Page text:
States’ Rights in Our Participatory Democracy

States’ Rights in Our Participatory Democracy

States’ Rights in Our Participatory Democracy

States’ rights is a constitutional, not political, issue; it can cut, ideologically, both ways.


Recently, conservative Americans have re-elevated "States’ rights" to holy-grail status in politics, often as justification for badmouthing President Obama and the Democratic 111th Congress. Yet states’ rights is a constitutional, not political, issue, and the idea of a balance of power between the federal and state governments is neither conservative nor liberal at heart. It pertains to the theoretical process and function of government, not to the substantive, individual acts of governance themselves.

Take the insidious Fugitive Slave Law of 1850, which allowed the federal government to override local autonomy, even in the North, to help Southerners capture escaped slaves. Northerners decried the law as a breach of states’ rights; it effectively extended slavery into supposedly free states. But Southerners, who relied on a states’ rights argument to preserve slavery, took the opposite tack in this case and embraced the federal government–Washington’s power was needed to enforce the law and maintain the Peculiar Institution. As historian (and Nation editorial board member) Eric Foner points out, "…[I]t’s a very odd thing that a region, the South, which supposedly believed in states’ rights and local autonomy, pressed for this law which allowed the federal government to completely override the legal processes in the North: to send marshals in, to avoid the local courts, and to just seize people (they might be free born) and just drag them into the South as slaves. It shows that the South didn’t believe in states’ rights. It believed in slavery. States’ rights was a defense of slavery. But when active federal power was needed to defend slavery, they were perfectly happy to utilize that also." Where states’ rights is concerned, then, real-world politics can always be counted on to trump theoretical political science.

To wit, President Andrew Jackson saw states’ rights not as a pie thrown in Washington’s face, but rather as a contract between federal and state governments. At his second inaugural in 1833, Jackson declared, "…[M]y countrymen will ever find me ready to exercise my constitutional powers in arresting measures which may directly or indirectly encroach upon the rights of the States or tend to consolidate all political power in the General Government. But of equal, and, indeed, of incalculable, importance is the union of these States, and the sacred duty of all to contribute to its preservation by a liberal support of the General Government in the exercise of its just powers."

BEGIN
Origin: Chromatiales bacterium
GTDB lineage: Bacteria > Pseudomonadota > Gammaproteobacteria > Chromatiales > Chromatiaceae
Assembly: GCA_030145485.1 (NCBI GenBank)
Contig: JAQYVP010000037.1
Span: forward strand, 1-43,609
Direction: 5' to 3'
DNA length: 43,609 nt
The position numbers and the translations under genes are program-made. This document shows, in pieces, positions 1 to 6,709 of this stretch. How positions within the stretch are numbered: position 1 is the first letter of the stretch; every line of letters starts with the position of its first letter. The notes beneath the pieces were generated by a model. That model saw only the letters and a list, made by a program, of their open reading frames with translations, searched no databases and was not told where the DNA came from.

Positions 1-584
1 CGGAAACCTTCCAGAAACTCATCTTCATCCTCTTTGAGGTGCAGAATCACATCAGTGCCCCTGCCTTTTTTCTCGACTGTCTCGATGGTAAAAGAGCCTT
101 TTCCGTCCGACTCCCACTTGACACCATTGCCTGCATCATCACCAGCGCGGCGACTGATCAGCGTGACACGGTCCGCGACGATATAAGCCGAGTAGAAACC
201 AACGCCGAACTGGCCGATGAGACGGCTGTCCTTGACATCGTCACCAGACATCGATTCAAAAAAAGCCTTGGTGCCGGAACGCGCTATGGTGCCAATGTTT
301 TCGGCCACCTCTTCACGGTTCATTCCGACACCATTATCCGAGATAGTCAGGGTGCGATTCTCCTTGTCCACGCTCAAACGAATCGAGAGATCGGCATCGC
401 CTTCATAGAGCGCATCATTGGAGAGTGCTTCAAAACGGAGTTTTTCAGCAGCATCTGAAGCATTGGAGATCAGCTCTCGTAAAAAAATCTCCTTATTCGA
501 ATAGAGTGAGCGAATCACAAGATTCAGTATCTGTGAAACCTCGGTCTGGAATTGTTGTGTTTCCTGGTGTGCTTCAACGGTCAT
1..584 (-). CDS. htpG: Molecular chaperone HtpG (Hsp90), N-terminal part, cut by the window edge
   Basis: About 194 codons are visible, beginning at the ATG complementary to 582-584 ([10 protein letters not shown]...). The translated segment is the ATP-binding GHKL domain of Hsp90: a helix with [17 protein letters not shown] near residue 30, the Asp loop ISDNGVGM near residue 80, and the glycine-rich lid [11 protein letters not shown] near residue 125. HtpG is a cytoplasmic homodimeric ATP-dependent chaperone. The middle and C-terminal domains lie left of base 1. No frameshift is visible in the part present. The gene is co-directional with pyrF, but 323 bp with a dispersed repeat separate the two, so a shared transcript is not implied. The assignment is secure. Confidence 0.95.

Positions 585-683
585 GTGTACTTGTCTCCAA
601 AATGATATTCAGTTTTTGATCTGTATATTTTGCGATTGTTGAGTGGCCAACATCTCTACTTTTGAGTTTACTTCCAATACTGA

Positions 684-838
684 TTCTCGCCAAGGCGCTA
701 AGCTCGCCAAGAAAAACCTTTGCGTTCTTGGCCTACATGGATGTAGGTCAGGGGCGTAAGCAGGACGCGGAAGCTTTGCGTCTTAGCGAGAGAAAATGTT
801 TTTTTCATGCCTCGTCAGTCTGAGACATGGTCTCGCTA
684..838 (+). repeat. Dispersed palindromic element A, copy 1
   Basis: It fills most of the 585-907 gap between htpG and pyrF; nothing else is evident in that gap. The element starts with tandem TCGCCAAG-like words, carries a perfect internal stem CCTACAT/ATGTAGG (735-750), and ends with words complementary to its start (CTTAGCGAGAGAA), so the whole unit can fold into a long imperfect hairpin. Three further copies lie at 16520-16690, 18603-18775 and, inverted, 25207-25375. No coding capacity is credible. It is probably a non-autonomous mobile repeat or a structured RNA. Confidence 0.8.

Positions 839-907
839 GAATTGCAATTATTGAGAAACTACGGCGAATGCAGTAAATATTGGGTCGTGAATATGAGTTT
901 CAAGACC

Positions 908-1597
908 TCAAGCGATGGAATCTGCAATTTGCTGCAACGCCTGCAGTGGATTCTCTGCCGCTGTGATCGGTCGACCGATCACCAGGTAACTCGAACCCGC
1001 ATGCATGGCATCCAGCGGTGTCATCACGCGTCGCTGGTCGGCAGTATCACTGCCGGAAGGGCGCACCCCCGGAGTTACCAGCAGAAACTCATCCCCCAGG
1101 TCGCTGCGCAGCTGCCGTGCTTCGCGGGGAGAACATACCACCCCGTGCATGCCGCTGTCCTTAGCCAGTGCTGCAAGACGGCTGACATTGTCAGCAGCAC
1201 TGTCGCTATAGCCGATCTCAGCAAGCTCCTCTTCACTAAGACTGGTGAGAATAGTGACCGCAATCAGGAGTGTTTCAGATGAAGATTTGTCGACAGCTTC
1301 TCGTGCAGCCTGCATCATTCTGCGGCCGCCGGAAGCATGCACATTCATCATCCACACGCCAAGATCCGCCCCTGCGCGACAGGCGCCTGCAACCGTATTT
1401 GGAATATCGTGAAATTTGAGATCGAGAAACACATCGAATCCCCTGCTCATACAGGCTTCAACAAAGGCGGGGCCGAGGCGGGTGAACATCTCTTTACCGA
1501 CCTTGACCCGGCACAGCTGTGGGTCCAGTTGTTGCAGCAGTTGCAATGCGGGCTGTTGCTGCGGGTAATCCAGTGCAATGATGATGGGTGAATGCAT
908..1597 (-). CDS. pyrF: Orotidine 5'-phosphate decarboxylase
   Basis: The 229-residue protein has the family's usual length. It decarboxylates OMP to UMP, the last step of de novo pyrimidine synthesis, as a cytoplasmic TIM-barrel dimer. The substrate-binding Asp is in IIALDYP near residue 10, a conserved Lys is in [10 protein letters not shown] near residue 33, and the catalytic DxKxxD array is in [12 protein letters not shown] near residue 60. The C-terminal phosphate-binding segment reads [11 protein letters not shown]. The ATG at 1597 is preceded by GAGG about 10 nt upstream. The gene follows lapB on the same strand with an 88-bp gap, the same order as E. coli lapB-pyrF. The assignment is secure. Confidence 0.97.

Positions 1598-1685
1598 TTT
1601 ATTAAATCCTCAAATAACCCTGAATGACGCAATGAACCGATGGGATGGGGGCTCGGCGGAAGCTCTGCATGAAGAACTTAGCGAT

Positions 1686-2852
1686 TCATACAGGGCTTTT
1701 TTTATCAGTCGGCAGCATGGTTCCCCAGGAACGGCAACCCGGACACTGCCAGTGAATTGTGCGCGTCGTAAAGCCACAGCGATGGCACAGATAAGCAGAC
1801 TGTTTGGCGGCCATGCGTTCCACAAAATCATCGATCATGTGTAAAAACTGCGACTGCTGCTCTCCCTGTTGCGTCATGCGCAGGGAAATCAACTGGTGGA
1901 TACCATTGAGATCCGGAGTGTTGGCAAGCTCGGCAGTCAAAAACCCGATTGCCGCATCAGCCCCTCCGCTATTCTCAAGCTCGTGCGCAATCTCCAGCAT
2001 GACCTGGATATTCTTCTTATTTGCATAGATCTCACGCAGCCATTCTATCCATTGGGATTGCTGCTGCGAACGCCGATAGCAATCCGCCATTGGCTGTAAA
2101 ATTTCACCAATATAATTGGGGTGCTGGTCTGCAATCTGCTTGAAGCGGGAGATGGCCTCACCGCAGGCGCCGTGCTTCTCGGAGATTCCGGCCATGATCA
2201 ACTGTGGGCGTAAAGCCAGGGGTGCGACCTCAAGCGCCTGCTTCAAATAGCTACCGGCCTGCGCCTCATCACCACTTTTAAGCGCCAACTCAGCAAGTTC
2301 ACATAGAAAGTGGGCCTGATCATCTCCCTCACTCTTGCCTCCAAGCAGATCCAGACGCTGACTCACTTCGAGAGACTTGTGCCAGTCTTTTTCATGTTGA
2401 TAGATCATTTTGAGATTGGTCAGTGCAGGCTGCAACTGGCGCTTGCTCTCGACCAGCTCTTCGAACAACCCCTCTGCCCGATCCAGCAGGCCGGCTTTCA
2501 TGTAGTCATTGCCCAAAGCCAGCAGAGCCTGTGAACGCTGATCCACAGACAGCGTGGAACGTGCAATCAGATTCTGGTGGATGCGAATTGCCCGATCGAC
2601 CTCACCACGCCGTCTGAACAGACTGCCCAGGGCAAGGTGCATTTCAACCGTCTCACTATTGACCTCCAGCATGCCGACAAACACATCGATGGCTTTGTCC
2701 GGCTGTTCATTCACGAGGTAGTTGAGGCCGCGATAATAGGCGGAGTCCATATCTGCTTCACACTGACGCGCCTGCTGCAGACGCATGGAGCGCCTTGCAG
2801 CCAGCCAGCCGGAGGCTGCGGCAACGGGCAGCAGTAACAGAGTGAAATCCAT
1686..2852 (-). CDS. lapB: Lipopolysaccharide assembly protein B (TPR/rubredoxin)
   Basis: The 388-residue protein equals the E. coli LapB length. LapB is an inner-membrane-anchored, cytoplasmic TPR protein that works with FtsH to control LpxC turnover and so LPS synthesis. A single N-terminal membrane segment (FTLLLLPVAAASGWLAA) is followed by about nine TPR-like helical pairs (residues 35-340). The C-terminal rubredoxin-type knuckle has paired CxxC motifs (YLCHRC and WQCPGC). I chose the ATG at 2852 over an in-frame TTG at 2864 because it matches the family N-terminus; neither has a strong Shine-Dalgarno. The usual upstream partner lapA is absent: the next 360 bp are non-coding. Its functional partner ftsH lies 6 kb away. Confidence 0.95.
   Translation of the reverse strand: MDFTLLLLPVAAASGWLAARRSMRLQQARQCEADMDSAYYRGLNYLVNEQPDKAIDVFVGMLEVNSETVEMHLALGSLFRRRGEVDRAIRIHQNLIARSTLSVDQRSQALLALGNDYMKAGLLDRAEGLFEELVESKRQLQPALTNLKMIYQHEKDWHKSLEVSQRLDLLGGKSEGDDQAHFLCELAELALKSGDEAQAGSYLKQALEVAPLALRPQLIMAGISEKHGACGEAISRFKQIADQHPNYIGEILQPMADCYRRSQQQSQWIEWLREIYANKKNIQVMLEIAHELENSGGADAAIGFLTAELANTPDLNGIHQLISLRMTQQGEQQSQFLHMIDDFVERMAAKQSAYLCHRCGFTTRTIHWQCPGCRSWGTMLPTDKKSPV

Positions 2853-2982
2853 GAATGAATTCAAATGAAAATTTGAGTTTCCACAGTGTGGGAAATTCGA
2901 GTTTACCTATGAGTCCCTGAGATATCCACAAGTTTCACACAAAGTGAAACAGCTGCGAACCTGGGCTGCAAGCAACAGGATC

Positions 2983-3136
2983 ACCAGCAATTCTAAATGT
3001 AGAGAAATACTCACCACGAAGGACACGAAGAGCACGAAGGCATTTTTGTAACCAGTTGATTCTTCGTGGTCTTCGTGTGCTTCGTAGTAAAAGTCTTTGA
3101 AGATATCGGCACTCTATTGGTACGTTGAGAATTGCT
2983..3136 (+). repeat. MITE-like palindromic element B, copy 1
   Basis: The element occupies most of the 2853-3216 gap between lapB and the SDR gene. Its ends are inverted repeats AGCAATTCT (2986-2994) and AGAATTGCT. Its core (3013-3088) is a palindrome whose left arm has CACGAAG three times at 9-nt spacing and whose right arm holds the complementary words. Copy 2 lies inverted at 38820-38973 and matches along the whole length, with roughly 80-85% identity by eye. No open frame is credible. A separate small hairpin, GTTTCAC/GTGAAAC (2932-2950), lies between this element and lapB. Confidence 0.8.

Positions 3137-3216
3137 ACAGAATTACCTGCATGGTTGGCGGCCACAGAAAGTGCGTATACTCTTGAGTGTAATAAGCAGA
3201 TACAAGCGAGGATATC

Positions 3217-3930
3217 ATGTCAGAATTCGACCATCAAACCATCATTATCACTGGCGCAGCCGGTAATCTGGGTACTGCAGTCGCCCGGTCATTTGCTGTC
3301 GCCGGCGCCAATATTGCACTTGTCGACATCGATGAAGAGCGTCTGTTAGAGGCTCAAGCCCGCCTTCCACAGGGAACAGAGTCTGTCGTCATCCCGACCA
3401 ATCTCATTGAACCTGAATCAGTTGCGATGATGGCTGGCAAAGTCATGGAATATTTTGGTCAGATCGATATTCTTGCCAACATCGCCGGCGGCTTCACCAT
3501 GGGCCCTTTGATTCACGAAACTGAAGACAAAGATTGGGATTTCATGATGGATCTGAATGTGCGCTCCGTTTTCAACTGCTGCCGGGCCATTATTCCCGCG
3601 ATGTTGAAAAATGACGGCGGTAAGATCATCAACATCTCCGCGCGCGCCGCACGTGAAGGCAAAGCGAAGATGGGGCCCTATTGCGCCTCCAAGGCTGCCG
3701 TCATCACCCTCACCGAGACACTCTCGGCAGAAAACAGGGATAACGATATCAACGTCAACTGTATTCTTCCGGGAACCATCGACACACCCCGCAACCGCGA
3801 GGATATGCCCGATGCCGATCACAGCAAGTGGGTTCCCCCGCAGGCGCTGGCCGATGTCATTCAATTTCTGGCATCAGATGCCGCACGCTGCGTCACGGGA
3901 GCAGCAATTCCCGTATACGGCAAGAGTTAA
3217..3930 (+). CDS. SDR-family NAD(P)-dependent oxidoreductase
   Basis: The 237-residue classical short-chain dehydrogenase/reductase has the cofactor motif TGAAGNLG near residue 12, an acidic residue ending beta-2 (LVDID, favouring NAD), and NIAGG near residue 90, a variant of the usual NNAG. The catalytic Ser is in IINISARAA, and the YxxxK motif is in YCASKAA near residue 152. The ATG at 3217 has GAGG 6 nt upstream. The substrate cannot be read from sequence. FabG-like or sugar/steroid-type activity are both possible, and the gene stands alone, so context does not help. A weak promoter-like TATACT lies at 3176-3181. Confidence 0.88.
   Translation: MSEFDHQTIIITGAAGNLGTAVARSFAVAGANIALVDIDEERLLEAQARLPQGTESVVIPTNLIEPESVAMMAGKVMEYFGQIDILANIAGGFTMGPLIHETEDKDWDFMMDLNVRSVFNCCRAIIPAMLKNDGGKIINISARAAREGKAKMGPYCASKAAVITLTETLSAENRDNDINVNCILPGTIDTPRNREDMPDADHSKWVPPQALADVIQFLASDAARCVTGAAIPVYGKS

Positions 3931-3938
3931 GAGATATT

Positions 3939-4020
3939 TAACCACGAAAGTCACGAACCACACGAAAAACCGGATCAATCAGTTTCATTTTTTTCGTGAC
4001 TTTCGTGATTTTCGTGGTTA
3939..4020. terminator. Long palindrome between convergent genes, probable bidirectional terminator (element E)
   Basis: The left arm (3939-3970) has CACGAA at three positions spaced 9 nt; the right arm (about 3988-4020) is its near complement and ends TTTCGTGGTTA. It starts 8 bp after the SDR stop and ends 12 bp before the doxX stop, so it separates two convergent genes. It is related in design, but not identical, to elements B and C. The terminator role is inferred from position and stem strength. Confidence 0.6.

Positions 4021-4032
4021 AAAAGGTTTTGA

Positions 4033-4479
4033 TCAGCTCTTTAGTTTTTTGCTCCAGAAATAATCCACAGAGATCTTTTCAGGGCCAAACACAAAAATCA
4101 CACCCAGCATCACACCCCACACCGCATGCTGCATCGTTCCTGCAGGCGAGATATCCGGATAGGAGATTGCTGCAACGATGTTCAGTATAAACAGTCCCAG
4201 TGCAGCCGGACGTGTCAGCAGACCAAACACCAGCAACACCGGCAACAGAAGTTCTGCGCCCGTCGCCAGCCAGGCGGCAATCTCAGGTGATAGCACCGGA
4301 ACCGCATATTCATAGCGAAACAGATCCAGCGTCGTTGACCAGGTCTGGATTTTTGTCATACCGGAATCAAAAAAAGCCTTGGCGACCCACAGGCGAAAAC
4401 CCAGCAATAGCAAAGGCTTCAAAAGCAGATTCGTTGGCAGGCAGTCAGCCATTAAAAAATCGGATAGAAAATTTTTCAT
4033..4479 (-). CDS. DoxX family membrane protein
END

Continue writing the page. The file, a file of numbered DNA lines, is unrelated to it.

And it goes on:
It is important to remember that the term "states’ rights" is not necessarily a badly veiled euphemism for institutional racism. Unfortunately, though, it has been continuously used as a rallying cry for bigots whenever they have a problem with a progressive federal law. As Chip Ward assesses at TomDispatch, "Asserting state rights is not simply a way of pursuing regional independence and expressing differences, it is a means of avoiding and undermining the national consensus on any number of important issues."

Of course, there are indeed policies and issues better dealt with in state capitals than in Washington, and the eternal, unanswerable question has always been how to differentiate between the two, but Tea-partiers and gun-rights advocates have invoked the state’s rights argument to condemn President Obama for running roughshod over their perceived sovereignty. And this November, California voters will vote on a ballot measure that will allow citizens to possess up to one ounce of marijuana for personal use; should the measure pass, Californians will also be able to cultivate their own twenty-five-square foot pot patch. Ultimately, though, the notion of states’ rights is far more complicated in theory than it is in practice; at the end of the day, individual policies themselves are more relevant to the functioning of society than the philosophical font whence those policies derive their authority. When the Patient Protection and Affordable Care Act finally brings coverage to a long-uninsured citizen, he’s not going to scrutinize his policy to determine whether his health care has been underwritten in Washington, or Topeka, or Olympia.

America is a participatory democracy; those with a beef or an issue are free to take it up, make a cause out of it, and petition citizens and the government for change or redress. Progressive and positive policies, then, should stand and be pursued on their own merits, regardless of whether they receive federal, state, or municipal backing. Gun-rights advocates, for example, cite the Bill of Rights as the cornerstone of their movement, but the recent surge of state-level "Firearms Freedom" Acts demonstrates that even for Second Amendment hawks, it doesn’t matter who says that they can keep their weapons, only that someone agrees that they can.

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